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Part Five Hugh Lofting

III Fire

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THEN the Doctor asked Long Arrow if he knew what fire was, explaining it to him by pictures drawn on the buckskin table-cloth. Long Arrow said he had seen such a thing--coming out of the tops of volcanoes; but that neither he nor any of the Popsipetels knew how it was made.

"Poor perishing heathens!" muttered Bumpo. "No wonder the old chief died of cold!"

At that moment we heard a crying sound at the door. And turning round, we saw a weeping Indian mother with a baby in her arms. She said something to the Indians which we could not understand; and Long Arrow told us the baby was sick and she wanted the white doctor to try and cure it.

"Oh Lord!" groaned Polynesia in my ear--"Just like Puddleby: patients arriving in the middle of dinner. Well, one thing: the food's raw, so nothing can get cold anyway."

The Doctor examined the baby and found at once that it was thoroughly chilled.

"Fire--FIRE! That's what it needs," he said turning to Long Arrow--"That's what you all need. This child will have pneumonia if it isn't kept warm."

"Aye, truly. But how to make a fire," said Long Arrow--"where to get it: that is the difficulty. All the volcanoes in this land are dead."

Then we fell to hunting through our pockets to see if any matches had survived the shipwreck. The best we could muster were two whole ones and a half-- all with the heads soaked off them by salt water.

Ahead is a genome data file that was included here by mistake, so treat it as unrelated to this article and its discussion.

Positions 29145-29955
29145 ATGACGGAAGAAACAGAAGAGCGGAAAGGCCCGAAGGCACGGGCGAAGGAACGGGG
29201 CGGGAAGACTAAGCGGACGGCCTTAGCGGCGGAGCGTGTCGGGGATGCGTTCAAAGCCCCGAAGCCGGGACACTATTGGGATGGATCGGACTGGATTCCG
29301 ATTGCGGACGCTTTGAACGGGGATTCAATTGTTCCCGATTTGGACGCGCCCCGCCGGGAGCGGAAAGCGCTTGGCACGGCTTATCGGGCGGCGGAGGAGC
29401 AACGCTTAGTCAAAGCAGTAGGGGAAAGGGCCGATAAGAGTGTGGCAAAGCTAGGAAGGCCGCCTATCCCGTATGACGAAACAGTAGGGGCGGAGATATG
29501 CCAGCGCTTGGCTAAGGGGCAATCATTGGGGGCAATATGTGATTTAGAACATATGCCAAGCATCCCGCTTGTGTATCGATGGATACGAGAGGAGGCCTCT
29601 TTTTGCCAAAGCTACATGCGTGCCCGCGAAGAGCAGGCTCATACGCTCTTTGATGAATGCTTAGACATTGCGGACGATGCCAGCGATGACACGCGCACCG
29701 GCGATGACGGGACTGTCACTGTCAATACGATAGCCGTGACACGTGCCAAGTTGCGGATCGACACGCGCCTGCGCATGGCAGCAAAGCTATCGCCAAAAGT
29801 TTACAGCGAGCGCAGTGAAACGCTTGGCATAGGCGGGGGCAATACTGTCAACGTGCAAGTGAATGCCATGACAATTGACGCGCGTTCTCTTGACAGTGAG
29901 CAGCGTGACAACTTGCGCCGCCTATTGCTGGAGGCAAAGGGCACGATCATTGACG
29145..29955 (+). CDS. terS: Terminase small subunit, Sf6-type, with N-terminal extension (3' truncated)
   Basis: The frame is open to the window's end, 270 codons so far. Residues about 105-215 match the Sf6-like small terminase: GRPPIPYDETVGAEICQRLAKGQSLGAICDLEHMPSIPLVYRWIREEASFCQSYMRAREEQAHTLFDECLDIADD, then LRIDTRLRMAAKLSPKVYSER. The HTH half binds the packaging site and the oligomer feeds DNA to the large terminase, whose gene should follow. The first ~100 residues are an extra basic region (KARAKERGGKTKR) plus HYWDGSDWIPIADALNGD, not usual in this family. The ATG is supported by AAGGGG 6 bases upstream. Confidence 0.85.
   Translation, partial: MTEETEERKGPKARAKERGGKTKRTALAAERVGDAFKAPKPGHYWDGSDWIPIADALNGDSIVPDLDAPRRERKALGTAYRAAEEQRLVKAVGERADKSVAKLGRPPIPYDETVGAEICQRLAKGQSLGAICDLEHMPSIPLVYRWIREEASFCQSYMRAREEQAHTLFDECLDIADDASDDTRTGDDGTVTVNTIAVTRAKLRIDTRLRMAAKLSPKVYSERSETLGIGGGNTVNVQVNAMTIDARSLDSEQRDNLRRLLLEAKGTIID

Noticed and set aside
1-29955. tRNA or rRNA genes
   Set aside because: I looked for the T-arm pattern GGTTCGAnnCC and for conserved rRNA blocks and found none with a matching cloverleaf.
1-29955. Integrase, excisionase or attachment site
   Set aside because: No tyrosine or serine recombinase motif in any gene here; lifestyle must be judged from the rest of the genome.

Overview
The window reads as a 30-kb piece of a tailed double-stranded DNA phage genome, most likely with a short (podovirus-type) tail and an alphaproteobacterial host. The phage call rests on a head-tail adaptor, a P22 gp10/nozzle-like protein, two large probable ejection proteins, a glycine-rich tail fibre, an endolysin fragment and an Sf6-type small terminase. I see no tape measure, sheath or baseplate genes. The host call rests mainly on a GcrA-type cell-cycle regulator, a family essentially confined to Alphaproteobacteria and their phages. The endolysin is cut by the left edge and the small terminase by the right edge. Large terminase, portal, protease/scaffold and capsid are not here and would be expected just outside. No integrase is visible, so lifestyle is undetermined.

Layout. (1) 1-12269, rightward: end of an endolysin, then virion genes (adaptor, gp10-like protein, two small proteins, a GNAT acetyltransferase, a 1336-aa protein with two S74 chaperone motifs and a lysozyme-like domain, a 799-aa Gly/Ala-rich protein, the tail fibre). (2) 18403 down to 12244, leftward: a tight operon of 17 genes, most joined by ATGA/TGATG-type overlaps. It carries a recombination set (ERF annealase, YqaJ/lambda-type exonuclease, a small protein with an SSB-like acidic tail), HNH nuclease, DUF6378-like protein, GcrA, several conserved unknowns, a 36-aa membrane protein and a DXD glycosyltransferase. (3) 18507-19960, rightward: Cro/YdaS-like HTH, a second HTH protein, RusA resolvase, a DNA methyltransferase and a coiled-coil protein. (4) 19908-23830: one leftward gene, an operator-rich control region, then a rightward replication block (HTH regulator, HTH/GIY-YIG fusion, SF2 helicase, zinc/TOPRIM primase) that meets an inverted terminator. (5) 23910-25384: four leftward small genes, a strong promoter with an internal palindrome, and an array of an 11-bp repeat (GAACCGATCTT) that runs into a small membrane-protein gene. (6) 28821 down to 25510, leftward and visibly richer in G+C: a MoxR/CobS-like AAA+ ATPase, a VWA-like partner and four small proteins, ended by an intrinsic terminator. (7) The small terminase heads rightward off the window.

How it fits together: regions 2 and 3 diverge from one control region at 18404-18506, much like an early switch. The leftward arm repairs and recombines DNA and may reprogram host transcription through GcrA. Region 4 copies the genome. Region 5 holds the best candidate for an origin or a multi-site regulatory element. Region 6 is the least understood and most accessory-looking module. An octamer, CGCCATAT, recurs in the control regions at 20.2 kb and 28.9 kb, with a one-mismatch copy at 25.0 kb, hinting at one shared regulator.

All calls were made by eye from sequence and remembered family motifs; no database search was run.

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"Hark, Long Arrow," said the Doctor: "divers ways there be of making fire without the aid of matches. One: with a strong glass and the rays of the sun. That however, since the sun has set, we cannot now employ. Another is by grinding a hard stick into a soft log--Is the daylight gone without?--Alas yes. Then I fear we must await the morrow; for besides the different woods, we need an old squirrel's nest for fuel-- And that without lamps you could not find in your forests at this hour."

"Great are your cunning and your skill, oh White Man," Long Arrow replied. "But in this you do us an injustice. Know you not that all fireless peoples can see in the dark? Having no lamps we are forced to train ourselves to travel through the blackest night, lightless. I will despatch a messenger and you shall have your squirrel's nest within the hour."

He gave an order to two of our boy-servants who promptly disappeared running. And sure enough, in a very short space of time a squirrel's nest, together with hard and soft woods, was brought to our door.

The moon had not yet risen and within the house it was practically pitch-black. I could feel and hear, however, that the Indians were moving about comfortably as though it were daylight. The task of making fire the Doctor had to perform almost entirely by the sense of touch, asking Long Arrow and the Indians to hand him his tools when he mislaid them in the dark. And then I made a curious discovery: now that I had to, I found that I was beginning to see a little in the dark myself. And for the first time I realized that of course there is no such thing as pitch-dark, so long as you have a door open or a sky above you.

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The Voyages of Doctor Dolittle
Hugh Lofting

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